Bird After Bird (by Leslea Tash)

Women’s Fiction /  Contemporary Romance

After the death of her father, Wren returns to her childhood home in Indiana. Her plan is to sell the family home as quickly as possible so she can return to her life in Chicago. But when she discovers a journal her father left her, a journal which calls into question the path she has chosen for herself, she is forced to make some choices.

Laurie is carrying the guilt over two deaths. His fiancée, a dog handler who died while on a search and rescue, and a friend who was killed by a road side bomb. When he meets Wren he finds a chance for redemption, a chance to move forward with his life. But Wren has her own issues and finds herself pushing him away even while she knows he is exactly what she wants.


Bird After Bird is something of an odd bird. It doesn’t quite fit into the contemporary romance genre and it isn’t quite women’s fiction. It’s written with a measured pace from alternating points of view and honestly for the first 20% or so of the book I struggled. But that initial effort paid off and by the half way mark I was well and truly sucked in.

Laurie is a returned serviceman. Contemporary Romance would demand that he be a Navy SEAL. Thank you Ms Tash for making your hero a motor mechanic!!! I bang my head against the metaphorical wall every time I read a romance hero is a SEAL. That’s just one refreshing thing in a book which somehow manages to be both whimsical and show very real human emotions. A lot of love for this book.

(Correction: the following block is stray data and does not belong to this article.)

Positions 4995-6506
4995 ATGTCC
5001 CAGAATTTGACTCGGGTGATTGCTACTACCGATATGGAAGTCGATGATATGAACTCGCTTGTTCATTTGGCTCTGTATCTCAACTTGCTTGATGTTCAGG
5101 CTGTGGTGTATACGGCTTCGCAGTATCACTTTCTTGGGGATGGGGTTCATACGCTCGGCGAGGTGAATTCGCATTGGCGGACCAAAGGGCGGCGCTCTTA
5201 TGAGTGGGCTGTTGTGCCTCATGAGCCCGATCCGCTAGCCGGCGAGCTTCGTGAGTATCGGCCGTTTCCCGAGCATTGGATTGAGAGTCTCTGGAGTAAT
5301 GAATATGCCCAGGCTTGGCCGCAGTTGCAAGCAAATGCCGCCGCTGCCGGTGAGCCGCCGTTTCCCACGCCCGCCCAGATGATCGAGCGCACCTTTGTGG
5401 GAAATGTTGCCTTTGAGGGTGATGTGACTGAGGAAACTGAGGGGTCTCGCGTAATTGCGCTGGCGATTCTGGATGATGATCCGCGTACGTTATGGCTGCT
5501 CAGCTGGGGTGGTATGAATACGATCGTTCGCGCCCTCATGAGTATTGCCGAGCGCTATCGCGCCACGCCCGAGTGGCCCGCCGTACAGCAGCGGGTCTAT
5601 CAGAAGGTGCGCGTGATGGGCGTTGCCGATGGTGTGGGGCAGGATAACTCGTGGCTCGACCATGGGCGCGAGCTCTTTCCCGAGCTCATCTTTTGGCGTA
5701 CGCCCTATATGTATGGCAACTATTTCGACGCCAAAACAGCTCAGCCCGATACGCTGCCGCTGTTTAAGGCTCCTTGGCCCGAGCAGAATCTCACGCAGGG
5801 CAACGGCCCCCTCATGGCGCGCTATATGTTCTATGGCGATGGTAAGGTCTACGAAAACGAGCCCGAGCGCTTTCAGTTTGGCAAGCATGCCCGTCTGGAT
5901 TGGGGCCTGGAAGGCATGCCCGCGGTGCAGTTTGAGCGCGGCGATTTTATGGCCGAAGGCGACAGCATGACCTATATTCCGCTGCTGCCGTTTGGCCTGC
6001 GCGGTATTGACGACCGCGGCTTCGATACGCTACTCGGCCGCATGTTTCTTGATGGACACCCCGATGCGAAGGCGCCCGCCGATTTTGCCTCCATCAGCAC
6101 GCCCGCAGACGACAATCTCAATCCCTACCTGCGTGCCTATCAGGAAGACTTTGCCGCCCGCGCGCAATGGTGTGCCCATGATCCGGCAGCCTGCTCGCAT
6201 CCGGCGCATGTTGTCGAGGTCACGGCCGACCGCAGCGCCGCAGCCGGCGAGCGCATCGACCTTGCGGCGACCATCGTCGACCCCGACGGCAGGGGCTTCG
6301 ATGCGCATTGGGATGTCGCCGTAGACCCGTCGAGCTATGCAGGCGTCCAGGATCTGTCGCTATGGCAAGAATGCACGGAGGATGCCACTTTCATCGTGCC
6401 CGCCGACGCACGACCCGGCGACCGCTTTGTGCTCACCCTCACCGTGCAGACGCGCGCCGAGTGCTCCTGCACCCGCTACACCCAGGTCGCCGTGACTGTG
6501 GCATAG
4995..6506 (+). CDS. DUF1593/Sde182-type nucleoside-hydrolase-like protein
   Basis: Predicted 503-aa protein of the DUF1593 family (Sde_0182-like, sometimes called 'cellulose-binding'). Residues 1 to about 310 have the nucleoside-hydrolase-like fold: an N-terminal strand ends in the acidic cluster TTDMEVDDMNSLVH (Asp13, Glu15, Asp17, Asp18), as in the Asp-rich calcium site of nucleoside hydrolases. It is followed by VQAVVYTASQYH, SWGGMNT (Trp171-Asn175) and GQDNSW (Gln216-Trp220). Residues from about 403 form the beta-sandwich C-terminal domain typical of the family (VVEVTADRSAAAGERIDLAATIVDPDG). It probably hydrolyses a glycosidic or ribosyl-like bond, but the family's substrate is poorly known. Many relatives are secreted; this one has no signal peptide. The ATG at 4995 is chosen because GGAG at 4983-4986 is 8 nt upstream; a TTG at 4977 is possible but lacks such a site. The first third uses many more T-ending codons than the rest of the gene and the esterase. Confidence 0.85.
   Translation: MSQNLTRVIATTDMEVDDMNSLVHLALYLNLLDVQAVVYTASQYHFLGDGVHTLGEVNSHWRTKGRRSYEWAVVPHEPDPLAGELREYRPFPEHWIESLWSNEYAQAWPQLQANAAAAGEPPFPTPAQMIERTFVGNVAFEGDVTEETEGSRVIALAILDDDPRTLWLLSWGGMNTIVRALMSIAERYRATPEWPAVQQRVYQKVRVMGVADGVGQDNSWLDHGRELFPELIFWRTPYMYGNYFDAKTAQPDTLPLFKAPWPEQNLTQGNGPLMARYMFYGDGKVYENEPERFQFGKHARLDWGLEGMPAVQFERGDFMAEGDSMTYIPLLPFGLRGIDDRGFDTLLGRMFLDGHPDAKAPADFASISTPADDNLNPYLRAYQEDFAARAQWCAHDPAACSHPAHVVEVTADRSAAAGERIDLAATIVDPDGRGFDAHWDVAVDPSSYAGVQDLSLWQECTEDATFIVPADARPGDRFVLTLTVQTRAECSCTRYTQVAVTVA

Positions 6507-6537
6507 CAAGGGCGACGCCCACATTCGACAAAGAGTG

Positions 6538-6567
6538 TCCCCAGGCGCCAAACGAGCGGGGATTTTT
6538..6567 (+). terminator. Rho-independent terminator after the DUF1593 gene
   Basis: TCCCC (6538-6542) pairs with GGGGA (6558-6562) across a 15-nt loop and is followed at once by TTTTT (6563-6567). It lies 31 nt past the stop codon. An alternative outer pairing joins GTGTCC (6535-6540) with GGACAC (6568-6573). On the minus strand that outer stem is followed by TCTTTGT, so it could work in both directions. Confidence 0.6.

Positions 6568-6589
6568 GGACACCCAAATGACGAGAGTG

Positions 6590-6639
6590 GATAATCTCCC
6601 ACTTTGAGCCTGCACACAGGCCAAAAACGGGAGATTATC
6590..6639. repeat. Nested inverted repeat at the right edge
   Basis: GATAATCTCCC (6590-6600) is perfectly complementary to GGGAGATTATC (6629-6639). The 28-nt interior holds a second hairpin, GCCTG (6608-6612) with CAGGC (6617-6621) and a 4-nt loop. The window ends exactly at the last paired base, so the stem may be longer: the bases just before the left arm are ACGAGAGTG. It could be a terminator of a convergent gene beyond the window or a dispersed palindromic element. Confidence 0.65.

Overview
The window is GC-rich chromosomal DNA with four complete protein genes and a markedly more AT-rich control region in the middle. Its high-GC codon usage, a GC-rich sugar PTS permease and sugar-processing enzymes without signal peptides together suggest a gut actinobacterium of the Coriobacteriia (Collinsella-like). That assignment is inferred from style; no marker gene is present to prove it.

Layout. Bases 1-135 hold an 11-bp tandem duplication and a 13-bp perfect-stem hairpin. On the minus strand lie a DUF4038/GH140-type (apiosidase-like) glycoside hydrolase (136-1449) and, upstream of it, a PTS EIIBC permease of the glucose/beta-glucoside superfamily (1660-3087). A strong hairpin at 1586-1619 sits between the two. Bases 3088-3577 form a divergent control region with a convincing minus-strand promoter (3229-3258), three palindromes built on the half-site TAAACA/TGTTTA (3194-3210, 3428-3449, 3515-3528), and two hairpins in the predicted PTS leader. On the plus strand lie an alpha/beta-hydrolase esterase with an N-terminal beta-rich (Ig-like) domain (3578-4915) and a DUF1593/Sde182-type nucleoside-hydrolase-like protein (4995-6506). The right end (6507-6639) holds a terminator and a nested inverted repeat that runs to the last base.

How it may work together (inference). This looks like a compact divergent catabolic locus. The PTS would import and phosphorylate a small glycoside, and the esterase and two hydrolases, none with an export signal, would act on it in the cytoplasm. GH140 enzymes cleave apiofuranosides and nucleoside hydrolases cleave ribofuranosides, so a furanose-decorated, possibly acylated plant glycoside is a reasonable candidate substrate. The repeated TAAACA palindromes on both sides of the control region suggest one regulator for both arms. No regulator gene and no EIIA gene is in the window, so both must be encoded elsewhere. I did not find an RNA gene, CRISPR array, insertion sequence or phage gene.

DISCLOSURE: I am a friend of the author on both Facebook and Goodreads.

Screen Shot 2014-04-09 at 6.07.24 pmMany thanks to Leslea Tash for providing me with this ARC.

Yellow / Orange / Red –– What it means.

Troll or Derby (by Red Tash)

I originally reviewed this book as a guest reader for The Indie Bookshelf. The Indie Bookshelf is a blog created and run by a group of frighteningly talented women who support independent authors. It is something like an Aladdin’s Cave for book lovers and a great place to find your next book.

 Roller Deb

“Roller Deb is a fighter. Debra, you were born a protector. You were born of Protectors. You have the blood of warriors and chiefs in your veins.”

Roller Deb lives with her mother who despises her and her beauty queen sister in a trailer park. She is the regular target of town bullies, including the sleazy son of a local mobster.  After her sister is kidnapped she sets out to find her and set her free, but with what seems like the whole town hunting for her things aren’t looking so good for her.


“Interrogating a pixie isn’t as fun as it sounds. I tried to keep it nice, but the little guys are vicious biters, and I may have squished one.”

Harlow is a troll. He lives at the local dump where he has everything he needs except any memories. Strange (for a troll), but he feels a deep compulsion to protect Roller Deb. Time is fast running out and Deb needs to trust Harlow for there to be any hope of finding her sister, defeating a mobster and maybe even saving a unicorn.

The Fairy Tale 

Troll or Derby is fairy tale but it’s not a children’s story. When the first edition of Grimm’s Fairy Tales was published in 1812, it was widely criticized for the violence and even sexual content. In ensuing editions the tales were edited to make them more suitable for children.

This is a dark fairy tale about a fairy and a troll who fight the only way they know how…with Rock ‘n’ Roll and Roller Derby. It’s packed with bikers, gangsters, drug dealers, amish and a whole bunch of other worldly creatures.   I’m pretty sure your parents won’t want you reading this book. Read it anyway.   (★★★★★)

Many thanks to Red Tash and The Indie Bookshelf for providing me with a review copy of this book.